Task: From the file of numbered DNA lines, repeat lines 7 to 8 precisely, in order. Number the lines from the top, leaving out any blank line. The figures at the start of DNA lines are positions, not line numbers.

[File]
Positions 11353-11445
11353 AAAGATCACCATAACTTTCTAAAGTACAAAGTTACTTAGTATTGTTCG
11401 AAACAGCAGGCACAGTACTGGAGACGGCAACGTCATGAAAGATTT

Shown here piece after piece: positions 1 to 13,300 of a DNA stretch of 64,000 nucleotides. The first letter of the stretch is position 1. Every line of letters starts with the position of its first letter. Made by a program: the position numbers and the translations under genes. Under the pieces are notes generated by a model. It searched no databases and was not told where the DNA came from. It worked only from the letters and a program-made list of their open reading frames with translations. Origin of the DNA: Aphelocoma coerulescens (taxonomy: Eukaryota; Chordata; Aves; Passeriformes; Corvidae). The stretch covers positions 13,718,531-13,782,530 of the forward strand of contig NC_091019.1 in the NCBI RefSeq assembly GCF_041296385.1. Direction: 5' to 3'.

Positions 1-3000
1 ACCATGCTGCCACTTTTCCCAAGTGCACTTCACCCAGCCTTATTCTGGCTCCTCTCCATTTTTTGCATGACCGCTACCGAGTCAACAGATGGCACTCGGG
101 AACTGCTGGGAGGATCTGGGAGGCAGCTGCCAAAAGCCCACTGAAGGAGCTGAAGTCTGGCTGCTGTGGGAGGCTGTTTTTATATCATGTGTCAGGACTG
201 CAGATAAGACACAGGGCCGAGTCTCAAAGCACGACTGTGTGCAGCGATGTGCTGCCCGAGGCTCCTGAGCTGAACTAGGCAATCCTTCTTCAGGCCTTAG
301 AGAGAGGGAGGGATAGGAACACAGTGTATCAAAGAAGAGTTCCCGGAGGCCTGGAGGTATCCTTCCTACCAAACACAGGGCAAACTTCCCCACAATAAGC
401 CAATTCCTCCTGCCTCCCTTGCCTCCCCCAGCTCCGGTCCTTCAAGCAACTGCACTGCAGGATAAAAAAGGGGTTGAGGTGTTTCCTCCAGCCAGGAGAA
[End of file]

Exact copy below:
101 AACTGCTGGGAGGATCTGGGAGGCAGCTGCCAAAAGCCCACTGAAGGAGCTGAAGTCTGGCTGCTGTGGGAGGCTGTTTTTATATCATGTGTCAGGACTG
201 CAGATAAGACACAGGGCCGAGTCTCAAAGCACGACTGTGTGCAGCGATGTGCTGCCCGAGGCTCCTGAGCTGAACTAGGCAATCCTTCTTCAGGCCTTAG